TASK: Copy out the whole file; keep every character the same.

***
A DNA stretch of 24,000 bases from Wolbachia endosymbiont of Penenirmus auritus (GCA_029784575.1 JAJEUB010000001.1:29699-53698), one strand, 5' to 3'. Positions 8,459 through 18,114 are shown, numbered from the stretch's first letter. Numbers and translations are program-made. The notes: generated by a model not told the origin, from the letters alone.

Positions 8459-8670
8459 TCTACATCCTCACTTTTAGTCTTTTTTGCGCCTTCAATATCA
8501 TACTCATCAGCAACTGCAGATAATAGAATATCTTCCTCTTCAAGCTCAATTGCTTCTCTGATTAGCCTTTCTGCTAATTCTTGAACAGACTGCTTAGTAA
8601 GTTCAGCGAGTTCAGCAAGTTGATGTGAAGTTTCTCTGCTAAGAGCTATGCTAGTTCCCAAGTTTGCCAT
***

A DNA stretch of 24,000 bases from Wolbachia endosymbiont of Penenirmus auritus (GCA_029784575.1 JAJEUB010000001.1:29699-53698), one strand, 5' to 3'. Positions 8,459 through 18,114 are shown, numbered from the stretch's first letter. Numbers and translations are program-made. The notes: generated by a model not told the origin, from the letters alone.

Positions 8459-8670
8459 TCTACATCCTCACTTTTAGTCTTTTTTGCGCCTTCAATATCA
8501 TACTCATCAGCAACTGCAGATAATAGAATATCTTCCTCTTCAAGCTCAATTGCTTCTCTGATTAGCCTTTCTGCTAATTCTTGAACAGACTGCTTAGTAA
8601 GTTCAGCGAGTTCAGCAAGTTGATGTGAAGTTTCTCTGCTAAGAGCTATGCTAGTTCCCAAGTTTGCCAT